117. Telegram 48647 From the Department of State to the Embassy in India 1 2

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  • Jha Call on Assistant Secretary Sisco
Summary: Indian Ambassador L.K. Jha called on Asst Secy Sisco on instructions March 15 to discuss new US arms decision for South Asia. Gonsalves and Schneider (NEA/INS) also present. Jha made calm presentation, noting GOI’s “grave concern and unhappiness” and effect of decision on Indo-US bilateral relations and tensions on subcontinent. Sisco stressed limited nature of decision, U.S. view that decision should not impede improvement in Indo/US relations or Simla process, and hope that GOI would view decision in perspective. End summary.
Jha said Indian concern at US decision was based on GOI view that policy derived from past misunderstandings which had long affected Indo-US relations and contributed to tensions in the subcontinent. It should be clear to all, he said, that India had been doing everything possible to bring peace and tranquility to South Asia. The Simla process had advanced slowly but surely through the delineation of Kashmir line of control and troop withdrawals. Now things were stalled on the question of Bangladesh recognition by Pakistan. Bhutto had originally given promises on recognition at Simla. Then have had indicated that the Bangladesh elections might provide an [Page 2] opportunity. The GOI had hoped that Pakistani recognition of Bangladesh would have taken place before the US arms policy decision. If Pakistan felt defenseless without arms, by whom did they feel threatened? If, however, the purpose was political rather than military support, what political posture or position was being supported by the new US policy, Jha asked?
Turning to Indo-US bilateral relations, Jha referred to the “very disturbed and angry response in Parliament” which, he said, had implications for the entire range of Indo-US relations. He commented that Indian public would note that public announcement of arms decision benefitting Pakistan preceded announcement of release of suspended economic aid to India, which would raise questions in their minds concerning US priorities and intentions. He noted that economic aid to Pakistan had been resumed long ago, and opined that lifting of Indian aid suspension six months earlier would have put military supply decision in different light. Procedurally, Jha said he felt there had been inadequate consultation prior to the decision and that while GOI had been informed in advance in New Delhi, Indian Embassy had not been so informed. Sisco replied that we had kept Indian Embassy informed of direction of our thinking prior to decision and had taken particular pains to inform GOI of decision prior to our public announcement.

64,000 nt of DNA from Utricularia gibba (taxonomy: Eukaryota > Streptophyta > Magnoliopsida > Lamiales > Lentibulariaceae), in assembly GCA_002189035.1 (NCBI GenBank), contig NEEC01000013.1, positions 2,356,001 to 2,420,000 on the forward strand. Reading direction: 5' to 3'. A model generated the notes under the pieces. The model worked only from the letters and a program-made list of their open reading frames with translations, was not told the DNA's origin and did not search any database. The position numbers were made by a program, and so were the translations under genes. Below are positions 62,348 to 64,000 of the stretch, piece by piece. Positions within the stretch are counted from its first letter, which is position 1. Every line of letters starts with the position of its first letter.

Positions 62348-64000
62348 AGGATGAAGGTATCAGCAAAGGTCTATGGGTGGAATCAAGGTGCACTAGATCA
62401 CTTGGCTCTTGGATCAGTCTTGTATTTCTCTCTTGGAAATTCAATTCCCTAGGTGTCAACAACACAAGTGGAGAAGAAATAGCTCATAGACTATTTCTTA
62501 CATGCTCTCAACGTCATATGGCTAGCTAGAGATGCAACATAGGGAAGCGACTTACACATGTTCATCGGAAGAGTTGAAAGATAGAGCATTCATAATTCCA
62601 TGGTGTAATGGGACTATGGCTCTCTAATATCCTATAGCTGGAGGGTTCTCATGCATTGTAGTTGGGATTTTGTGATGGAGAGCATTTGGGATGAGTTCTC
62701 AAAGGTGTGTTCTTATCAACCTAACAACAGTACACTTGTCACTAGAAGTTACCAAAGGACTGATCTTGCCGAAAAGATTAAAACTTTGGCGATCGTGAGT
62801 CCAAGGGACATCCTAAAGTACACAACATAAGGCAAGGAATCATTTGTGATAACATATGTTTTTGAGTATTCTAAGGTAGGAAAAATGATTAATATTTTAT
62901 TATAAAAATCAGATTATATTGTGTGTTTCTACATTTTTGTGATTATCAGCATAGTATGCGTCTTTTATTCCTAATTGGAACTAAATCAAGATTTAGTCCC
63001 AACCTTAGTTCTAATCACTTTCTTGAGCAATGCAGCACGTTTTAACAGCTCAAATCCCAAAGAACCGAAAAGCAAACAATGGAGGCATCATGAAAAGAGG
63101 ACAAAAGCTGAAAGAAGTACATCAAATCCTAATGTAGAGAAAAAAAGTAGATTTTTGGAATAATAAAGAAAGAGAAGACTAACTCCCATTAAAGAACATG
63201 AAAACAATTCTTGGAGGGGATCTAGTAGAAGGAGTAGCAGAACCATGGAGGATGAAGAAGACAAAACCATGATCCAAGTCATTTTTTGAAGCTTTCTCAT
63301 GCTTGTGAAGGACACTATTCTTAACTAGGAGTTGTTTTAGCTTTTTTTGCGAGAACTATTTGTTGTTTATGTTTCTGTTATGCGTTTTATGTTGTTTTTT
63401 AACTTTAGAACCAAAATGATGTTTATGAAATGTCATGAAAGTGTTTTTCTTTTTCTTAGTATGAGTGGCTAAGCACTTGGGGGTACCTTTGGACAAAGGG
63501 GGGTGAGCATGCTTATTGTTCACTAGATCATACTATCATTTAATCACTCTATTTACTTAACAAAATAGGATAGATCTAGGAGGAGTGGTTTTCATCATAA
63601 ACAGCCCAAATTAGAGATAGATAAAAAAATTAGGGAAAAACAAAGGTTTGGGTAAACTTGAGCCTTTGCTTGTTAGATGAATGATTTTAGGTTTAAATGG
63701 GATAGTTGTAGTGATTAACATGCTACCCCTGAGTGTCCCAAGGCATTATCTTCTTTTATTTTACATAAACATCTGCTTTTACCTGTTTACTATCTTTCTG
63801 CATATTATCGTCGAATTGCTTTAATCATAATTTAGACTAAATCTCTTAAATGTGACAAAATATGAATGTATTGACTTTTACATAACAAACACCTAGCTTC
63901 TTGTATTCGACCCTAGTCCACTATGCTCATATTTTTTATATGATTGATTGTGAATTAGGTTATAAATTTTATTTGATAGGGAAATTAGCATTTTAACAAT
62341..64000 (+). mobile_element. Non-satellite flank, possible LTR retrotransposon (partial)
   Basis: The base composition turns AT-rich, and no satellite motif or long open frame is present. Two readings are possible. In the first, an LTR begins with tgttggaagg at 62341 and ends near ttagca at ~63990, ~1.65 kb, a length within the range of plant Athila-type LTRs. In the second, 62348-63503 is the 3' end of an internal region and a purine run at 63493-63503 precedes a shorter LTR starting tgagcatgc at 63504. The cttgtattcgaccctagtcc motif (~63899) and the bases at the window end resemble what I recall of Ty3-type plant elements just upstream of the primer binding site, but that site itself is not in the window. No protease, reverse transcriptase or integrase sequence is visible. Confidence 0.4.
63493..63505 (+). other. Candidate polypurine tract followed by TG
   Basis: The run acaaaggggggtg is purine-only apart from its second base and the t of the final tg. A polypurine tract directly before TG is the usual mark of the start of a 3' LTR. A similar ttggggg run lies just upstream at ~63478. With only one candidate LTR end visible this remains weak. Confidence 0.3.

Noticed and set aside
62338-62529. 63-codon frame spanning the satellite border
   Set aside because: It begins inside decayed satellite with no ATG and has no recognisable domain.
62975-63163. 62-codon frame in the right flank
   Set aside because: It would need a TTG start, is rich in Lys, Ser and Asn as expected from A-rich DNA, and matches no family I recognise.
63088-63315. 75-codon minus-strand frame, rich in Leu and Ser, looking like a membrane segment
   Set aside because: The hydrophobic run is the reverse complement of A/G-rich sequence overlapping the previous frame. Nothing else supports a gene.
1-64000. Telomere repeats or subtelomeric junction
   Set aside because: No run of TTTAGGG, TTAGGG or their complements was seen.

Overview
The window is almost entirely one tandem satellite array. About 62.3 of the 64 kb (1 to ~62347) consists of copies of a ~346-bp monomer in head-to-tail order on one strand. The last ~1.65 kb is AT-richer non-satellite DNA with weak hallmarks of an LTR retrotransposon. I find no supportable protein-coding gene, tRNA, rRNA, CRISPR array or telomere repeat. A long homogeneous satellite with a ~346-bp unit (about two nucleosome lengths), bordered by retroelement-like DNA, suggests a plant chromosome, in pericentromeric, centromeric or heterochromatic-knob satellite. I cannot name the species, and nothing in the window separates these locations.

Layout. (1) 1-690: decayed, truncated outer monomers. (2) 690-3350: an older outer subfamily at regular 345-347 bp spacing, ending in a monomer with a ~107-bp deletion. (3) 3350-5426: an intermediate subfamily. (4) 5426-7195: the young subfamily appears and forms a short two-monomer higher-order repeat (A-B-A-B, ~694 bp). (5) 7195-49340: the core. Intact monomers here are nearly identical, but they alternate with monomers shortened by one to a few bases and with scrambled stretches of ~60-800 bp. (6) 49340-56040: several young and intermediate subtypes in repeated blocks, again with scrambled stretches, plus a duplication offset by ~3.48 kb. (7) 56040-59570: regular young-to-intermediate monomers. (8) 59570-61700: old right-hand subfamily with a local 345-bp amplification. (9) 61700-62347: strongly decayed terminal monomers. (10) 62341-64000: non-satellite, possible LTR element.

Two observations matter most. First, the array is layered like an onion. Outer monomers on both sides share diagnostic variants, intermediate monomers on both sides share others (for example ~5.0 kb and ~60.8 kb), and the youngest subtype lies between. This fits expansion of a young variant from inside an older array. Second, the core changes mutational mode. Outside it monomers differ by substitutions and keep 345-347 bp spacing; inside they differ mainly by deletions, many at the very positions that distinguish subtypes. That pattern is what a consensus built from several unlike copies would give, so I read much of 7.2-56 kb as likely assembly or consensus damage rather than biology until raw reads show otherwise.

Sisco said that the US decision was a “clean up” exercise. US arms supply role has been relatively minor. We recognize the special political and psychological meaning which is attached to the question of arms supply in the subcontinent. We do not believe, however, that this decision can be construed to have any significant effect on the ratio of military strength in the area. We hope that the US decision did not really come as a surprise to the GOI. We believe it is in our mutual interest that in the case of spare parts and other items included in the decision Pakistan be able to turn in our direction, and not look exclusively in another direction. We believe that this contributes to our mutual objective of stability in the area. Sisco reaffirmed US support for the whole Simla process, citing the achievement which had already been made in reducing tensions and developing a framework for relations.
Sisco said he hoped the US decision will be viewed by the GOI in a very modest perspective, and [Page 3] that it will not become a major difficulty between India and the US, and that it will not impede the current movement toward better relations. He saw no reason why it should interfere with the Simla process. Sisco said that the US hoped to get on with significant, specific matters in our bilateral relations.
Referring to Jha’s comment on the order of announcement of the military decision and the end of the aid suspension, Sisco said that the public interpretation given these decisions depended very much on how the GOI decided to handle them. We believed it would serve our mutual interests for the GOI to place the decisions in proper perspective. The lifting of the aid suspension should be seen as a first bona fide of the US desire to move forward on specific questions involved in improving our relations.
Jha noted Sisco’s reiteration of US support for Simla and expressed view that there was need for stronger public statement of this support and that the US position was not part of “the public consciousness” in India. Sisco demurred, noting his own testimony to the Hamilton Subcommittee March 12, and noted there had been many earlier occasions on which we had expressed our support for Simla.
Jha said that it had been and remained his endeavor to improve relations between India and the US. This was a task to which he was dedicated both professionally and personally. He would continue in this line, although he noted that circumstances had on occasion not made the job easy.
  1. Source: National Archives, RG 59, Central Files 1970–73, POL INDIA-US. Secret; Immediate. It was drafted on March 15 by Hawes; cleared by NEA/INS; and approved by Sisco.
  2. Assistant Secretary of State of Near Eastern and South Asian Affairs Sisco reported on a meeting with Indian Ambassador L. K. Jha to discuss tensions in Indo-U.S. relations, especially regarding the U.S. decision to resume arms sales to Pakistan.